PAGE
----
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County plans pounds 400m trams

A pounds 400m transport plan intended to beat the traffic jams that are bedevilling Hampshire's southern motorways is being championed by its county council.

A network of high-technology electric trams may eventually link Havant in the east with Southampton in the west, and extend to Eastleigh, where the expansion of the airport that is underway will soon bring increased traffic.

An initial pounds 86m scheme - the Light Rapid Transit System - including a proposed pounds 40m tunnel under Portsmouth harbour with an underground train link with Gosport, is intended to ease local transport problems.

A project team started work this week to promote the plan for an LRT Fareham/Gosport/Portsmouth link which the council aims to get under way in two years with a transport and works order - although it anticipates that a public inquiry may be needed before work can begin.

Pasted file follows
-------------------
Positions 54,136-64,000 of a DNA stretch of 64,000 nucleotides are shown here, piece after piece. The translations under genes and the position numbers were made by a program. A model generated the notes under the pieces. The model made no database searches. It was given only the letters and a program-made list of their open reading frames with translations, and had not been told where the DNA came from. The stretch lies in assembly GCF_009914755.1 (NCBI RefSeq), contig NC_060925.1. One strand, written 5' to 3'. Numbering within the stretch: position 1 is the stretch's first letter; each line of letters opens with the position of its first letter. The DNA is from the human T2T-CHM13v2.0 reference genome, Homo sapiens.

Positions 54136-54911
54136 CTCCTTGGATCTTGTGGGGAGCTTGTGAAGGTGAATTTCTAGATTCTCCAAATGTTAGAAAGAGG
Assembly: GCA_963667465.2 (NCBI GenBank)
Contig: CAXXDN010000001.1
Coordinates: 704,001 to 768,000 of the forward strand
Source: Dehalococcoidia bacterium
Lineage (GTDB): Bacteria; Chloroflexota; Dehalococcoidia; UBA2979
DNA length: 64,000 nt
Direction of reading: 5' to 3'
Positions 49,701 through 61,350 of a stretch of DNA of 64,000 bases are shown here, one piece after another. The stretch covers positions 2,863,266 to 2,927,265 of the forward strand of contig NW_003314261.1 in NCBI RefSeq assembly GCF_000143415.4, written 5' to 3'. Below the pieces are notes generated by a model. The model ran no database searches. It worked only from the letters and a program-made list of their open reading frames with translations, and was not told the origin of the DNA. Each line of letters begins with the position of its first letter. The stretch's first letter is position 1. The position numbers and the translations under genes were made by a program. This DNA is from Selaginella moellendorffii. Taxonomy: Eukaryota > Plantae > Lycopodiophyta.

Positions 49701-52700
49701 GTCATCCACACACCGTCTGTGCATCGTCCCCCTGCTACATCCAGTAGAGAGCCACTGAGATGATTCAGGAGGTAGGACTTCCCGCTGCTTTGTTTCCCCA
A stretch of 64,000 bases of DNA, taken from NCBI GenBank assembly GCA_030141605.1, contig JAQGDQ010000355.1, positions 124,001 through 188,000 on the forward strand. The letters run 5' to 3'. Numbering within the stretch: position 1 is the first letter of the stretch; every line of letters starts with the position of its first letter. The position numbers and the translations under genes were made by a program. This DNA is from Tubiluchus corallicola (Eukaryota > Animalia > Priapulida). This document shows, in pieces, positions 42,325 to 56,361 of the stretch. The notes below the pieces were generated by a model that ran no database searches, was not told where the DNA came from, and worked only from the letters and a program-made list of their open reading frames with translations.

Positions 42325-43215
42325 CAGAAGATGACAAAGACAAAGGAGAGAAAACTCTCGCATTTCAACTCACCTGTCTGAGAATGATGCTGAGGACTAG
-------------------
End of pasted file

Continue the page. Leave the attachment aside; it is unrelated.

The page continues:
Assuming that the council is successful in obtaining government funding, boosted by private investment and local authority funds, the scheme should be in operation by the beginning of the next century.

'Like many other counties we face the fact that we cannot provide for our transport needs in the future by merely building new roads,' said John Elkins, county surveyor. 'Instead, a new approach is necessary. We have spent pounds 180,000 just planning the LRT system, which would have the effect of shifting people from the motor car to public transport.'

Alan Lloyd, chairman of the planning and transport committee, said: 'If we can get government support when we need it, the initial scheme should be running by the year 2000. The delay envisaged before we can start is rather depressing, as there are so many legal hurdles to be overcome.'

The 14-kilometre link is merely a beginning. The council has a vision of the pounds 400m South Hampshire Metro which could follow, in which a light electric tramway scheme is envisaged by early next century. This would extend the network through the southern sector and north to Eastleigh where congestion on the newly opened M3 spur is affecting motorists and local industry alike.

The modern tramway, already adopted and running in Sheffield and Manchester, uses electrically-powered vehicles capable of running on tracks along city streets or on segregated tracks.

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